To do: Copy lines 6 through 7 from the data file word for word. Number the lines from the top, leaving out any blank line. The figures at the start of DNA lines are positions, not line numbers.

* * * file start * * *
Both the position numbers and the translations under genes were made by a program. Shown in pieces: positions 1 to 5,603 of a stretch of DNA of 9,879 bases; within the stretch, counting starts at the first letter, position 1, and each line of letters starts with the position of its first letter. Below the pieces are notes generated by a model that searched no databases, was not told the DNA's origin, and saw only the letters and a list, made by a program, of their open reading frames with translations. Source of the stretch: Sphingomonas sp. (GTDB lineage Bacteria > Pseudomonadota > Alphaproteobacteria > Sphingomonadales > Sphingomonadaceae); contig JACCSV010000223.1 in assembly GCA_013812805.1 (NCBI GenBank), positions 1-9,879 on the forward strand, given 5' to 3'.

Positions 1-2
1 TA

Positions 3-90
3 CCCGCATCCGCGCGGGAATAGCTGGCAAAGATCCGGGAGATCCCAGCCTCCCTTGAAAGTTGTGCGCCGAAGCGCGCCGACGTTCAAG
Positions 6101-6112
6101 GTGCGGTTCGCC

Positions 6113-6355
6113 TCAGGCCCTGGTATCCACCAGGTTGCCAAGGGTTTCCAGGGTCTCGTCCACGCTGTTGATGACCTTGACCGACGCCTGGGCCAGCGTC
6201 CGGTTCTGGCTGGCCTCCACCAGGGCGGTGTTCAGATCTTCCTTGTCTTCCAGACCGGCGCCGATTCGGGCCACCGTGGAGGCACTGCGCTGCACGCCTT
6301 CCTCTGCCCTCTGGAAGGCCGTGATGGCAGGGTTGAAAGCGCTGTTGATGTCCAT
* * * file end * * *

Positions 6101-6112
6101 GTGCGGTTCGCC